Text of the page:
As the UK begins to reopen positive economic signs are beginning to emerge. It’s still far to early to call this a recovery, but UK retail planning their reopening has prompted a rally in the FTSE 100 – read more below;
Shares in Associated British Foods rise to top of FTSE 100 as Primark owner says it will reopen all its stores in England on 15 June.
The FTSE 100 has rallied, buoyed by travel stocks and retailers as investors eyed the reopening of shops in the UK and an easing of global lockdowns imposed to contain the spread of the coronavirus pandemic.
The UK blue-chip index rose 62 points, or 1%, to 6,139, with shares in Associated British Foods (ABF) leading the way, up 7.5% at £19.58, as the Primark owner announced plans to reopen all its stores in England on 15 June.
‘Mid-cap’ companies on the FTSE 250 rose 1.1% amid investor hopes for a UK economic rebound from a looming recession driven by the coronavirus lockdown. Companies on the index derive more of their revenues from the UK domestic economy than their blue-chip peers.
‘Slowly, the UK economy is reopening,’ said Fiona Cincotta, analyst at City Index. ‘Travel and tourism stocks, retailers, property, and transport could once again find themselves the centre of the bull’s attention.’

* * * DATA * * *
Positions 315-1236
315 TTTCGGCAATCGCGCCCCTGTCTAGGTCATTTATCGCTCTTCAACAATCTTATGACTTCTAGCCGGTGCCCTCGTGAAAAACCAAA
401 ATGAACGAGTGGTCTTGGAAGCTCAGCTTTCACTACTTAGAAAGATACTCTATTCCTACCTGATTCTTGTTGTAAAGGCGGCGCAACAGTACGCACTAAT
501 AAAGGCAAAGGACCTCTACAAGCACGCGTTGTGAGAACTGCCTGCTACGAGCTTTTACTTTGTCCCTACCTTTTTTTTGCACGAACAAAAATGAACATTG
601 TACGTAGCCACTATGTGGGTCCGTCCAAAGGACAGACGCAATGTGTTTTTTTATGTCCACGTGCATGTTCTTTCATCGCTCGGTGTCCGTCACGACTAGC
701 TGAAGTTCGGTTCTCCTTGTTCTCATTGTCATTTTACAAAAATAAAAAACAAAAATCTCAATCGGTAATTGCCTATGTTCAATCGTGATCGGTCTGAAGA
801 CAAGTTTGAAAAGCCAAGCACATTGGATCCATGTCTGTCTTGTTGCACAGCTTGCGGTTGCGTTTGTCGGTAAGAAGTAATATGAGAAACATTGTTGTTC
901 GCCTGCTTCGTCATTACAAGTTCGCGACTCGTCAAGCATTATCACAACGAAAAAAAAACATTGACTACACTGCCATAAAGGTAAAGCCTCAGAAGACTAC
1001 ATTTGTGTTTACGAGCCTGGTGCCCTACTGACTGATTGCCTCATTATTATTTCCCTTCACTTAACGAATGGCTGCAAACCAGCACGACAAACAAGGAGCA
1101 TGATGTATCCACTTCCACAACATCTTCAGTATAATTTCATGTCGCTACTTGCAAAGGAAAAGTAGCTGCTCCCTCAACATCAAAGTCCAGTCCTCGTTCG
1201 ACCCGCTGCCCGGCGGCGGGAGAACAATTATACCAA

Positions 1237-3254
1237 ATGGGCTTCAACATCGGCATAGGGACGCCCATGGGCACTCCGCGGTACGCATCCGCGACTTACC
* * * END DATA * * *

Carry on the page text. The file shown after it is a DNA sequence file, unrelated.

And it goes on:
‘Mid cap’ shares outside the FTSE 100 were positive with the FTSE 250 up 1.2% to 17,253 and the FTSE Small Cap up 1% at 4,915.
De La Rue (DLAR) was easily the fastest riser on the mid-cap index, doubling with a 41p leap to 82p after the bank note and passport printer said Covid-19 had little impact on its business as it kept its expectations for the full year unchanged. Even after this morning’s spike, the shares have more than halved this year.
London-listed closed-end funds were largely not participating in the rally, with all the main movers in retreat.
European stock markets were also catching up with a late rebound in US markets on Friday, after president Donald Trump outlined a less severe than feared stance on China in a press conference.
‘It was more what Trump didn’t say in his speech on China that has boosted the mood,’ said Cincotta.
‘Whilst Trump removed Hong Kong’s special trade status, as expected, he didn’t withdraw from the trade deal agreed in January and he didn’t apply any sanctions to Chinese officials or persons connected with the regime. Traders are breathing a sigh of relief.’
You can read more at the New Model Adviser link below –
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